User Reviews

  • Parents say
  • Kids say
Adult Written byEliteMovieCritic January 29, 2019

Vile, perverse, vulgar, dark horrible film

That if you’re willing to watch this sex, nudity filled film you need Heart Healing, and need to know that protecting your eyes in purity is a life saver!!
Al... Continue reading
Parent of a 16-year-old Written byAshley G. December 22, 2018

A New Classic

My mother took me to see this movie at the theater in 1983 when i was barely 15. When I walked out I knew Tom Cruise was star bound. The movie is funny with a l... Continue reading
Teen, 13 years old Written bybarton March 22, 2014
Teen, 14 years old Written byClorox bleach June 3, 2020

I didn’t really care about this movie

I didn’t really care about this movie.

What's the story?

High school senior Joel Goodson (Tom Cruise) is a fairly bright, fairly typical teen only-child in a wealthy Chicago suburb, preoccupied with sex, exam scores, and whether he can ever get accepted into an Ivy League university like Princeton. When his materialistic, controlling parents leave him in charge of the household during their vacation, Joel (partially but not entirely egged on by buddies) breaks one rule after another, like driving dad's treasured Porsche or letting schoolmates borrow an upstairs bedroom for their sex tryst. When Joel himself summons a young prostitute named Lana (Rebecca De Mornay) from the sleazy end of town for a night of pleasure, he's drawn into the after-dark world of the sex business. With the assistance of wrong-side-of-the-tracks Lana, he discovers pimping could be the solution to a lot of his mushrooming woes about money and advantages.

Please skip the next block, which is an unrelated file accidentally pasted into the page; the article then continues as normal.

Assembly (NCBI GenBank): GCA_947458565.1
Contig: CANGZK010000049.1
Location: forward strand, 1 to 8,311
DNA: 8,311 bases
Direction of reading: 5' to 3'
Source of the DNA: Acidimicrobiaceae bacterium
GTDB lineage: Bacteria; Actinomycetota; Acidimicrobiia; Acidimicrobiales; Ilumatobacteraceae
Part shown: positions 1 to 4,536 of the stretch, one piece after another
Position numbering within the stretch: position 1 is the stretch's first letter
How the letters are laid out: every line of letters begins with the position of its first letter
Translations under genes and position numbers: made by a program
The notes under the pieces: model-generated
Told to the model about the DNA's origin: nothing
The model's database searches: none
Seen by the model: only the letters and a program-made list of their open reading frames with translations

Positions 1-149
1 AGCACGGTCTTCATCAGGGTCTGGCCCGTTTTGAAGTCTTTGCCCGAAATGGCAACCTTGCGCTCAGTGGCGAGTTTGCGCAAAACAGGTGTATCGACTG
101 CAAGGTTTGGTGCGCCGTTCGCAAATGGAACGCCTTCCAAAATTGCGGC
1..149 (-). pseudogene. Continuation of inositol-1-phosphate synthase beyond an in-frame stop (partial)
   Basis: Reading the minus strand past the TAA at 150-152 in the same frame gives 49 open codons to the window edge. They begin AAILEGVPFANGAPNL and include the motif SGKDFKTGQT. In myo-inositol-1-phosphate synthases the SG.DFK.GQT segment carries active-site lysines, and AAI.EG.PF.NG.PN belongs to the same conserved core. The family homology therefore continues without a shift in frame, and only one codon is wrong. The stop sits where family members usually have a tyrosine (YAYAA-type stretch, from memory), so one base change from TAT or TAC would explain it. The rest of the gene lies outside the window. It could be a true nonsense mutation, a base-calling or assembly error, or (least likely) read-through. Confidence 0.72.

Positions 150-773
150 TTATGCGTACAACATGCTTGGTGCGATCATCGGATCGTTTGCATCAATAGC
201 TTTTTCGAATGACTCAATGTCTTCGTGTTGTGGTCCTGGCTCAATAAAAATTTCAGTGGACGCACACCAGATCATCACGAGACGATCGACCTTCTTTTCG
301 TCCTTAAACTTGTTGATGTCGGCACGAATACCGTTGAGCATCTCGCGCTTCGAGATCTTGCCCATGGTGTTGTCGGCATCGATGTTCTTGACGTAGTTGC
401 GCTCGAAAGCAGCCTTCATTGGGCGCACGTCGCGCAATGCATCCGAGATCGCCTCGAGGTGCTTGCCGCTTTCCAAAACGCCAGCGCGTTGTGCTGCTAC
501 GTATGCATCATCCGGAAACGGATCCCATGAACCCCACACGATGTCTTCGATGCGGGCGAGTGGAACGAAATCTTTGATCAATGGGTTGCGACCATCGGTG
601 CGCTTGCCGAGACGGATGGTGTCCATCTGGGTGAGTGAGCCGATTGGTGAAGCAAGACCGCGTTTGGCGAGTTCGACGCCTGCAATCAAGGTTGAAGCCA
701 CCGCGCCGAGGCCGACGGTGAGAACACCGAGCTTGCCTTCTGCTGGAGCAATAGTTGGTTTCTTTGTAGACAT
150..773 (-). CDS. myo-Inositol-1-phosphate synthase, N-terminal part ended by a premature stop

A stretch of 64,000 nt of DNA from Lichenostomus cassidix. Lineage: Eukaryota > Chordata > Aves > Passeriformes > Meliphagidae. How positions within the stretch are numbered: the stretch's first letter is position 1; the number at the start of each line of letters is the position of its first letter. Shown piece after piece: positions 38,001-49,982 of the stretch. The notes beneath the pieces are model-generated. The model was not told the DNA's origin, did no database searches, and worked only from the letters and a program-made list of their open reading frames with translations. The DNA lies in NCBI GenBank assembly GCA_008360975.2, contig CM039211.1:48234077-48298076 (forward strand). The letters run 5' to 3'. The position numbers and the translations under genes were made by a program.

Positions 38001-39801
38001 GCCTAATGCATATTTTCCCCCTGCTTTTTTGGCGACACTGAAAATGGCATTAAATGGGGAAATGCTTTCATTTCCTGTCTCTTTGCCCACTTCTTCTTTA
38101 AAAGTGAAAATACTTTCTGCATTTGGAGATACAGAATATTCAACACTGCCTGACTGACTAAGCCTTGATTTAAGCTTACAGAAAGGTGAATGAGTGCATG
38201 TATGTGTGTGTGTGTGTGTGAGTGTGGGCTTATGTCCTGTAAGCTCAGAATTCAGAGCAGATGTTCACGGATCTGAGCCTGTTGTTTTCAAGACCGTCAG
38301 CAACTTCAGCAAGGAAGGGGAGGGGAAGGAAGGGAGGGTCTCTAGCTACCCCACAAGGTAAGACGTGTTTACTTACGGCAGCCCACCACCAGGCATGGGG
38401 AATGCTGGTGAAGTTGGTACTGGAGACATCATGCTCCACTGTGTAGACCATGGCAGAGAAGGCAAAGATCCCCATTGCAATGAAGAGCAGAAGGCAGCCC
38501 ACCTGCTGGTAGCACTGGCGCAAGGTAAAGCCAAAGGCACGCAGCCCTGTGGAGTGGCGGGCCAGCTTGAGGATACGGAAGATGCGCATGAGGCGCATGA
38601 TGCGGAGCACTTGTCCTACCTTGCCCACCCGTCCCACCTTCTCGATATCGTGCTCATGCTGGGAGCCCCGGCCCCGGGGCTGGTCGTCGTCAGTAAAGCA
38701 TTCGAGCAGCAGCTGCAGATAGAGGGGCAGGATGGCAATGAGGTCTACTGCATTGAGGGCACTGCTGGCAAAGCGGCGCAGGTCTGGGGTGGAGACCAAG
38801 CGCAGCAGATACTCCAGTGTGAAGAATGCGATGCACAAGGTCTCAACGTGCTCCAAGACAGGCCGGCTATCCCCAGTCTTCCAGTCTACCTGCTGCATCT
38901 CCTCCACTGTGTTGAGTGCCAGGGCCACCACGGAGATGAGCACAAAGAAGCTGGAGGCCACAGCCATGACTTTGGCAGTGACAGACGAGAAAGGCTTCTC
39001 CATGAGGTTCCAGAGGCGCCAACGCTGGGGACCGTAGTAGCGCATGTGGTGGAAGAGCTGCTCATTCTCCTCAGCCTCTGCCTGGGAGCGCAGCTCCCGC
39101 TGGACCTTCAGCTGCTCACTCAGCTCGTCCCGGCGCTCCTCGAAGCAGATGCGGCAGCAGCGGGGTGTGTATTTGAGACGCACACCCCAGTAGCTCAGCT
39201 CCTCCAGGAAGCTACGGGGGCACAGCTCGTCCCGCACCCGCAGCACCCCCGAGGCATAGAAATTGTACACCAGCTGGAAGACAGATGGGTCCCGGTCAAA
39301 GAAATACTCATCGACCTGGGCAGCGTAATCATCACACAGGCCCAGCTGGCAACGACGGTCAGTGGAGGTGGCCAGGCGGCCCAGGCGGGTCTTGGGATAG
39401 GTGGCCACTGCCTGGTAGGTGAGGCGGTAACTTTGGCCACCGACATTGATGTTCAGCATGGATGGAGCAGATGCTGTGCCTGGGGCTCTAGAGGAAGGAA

Is it any good?

This dated but appealing comedy is so much more than just a bunch of dirty jokes in the locker room. Though RISKY BUSINESS arrived with a busload of D-grade teen-sex comedies inspired by Porky's (and a young Tom Cruise had even starred in one of them, the little-remembered Losin' It), critics immediately recognized that this was a much smarter, sharper dark comedy about American values in the 1980s. Joel (who also belongs to a school-age business group called Future Enterprises) is like the nice, well-bred kid next door who attains personal and professional rewards not through the traditional paperboy route, but through vice. The lesson at the end is that, yes, this is the way the game is played, even if the "respectable" adult world pretends otherwise.

The question for parents is whether kids watching this perverted Horatio Alger story will comprehend that it was meant to be a commentary on Reagan-era greed and upper-class criminality.

Talk to your kids about ...

  • Families can talk about the character of Joel and the message beneath the movie's comedy. What has Joel gained by the end? Has it made him a better person? 

  • How does this movie seem to both celebrate and satirize the greed and materialism commonly associated with the 1980s? 

  • This movie has a universally recognizable scene in which Tom Cruise's character slides on his socks across the hardwood floor into view dressed in a long-sleeved shirt and his underwear, then proceeds to jump around and lip-sync to "Old Time Rock and Roll" by Bob Seger. What are some other examples of movies with unforgettable scenes and catchphrases? 

Movie details

Our editors recommend

For kids who love the '80s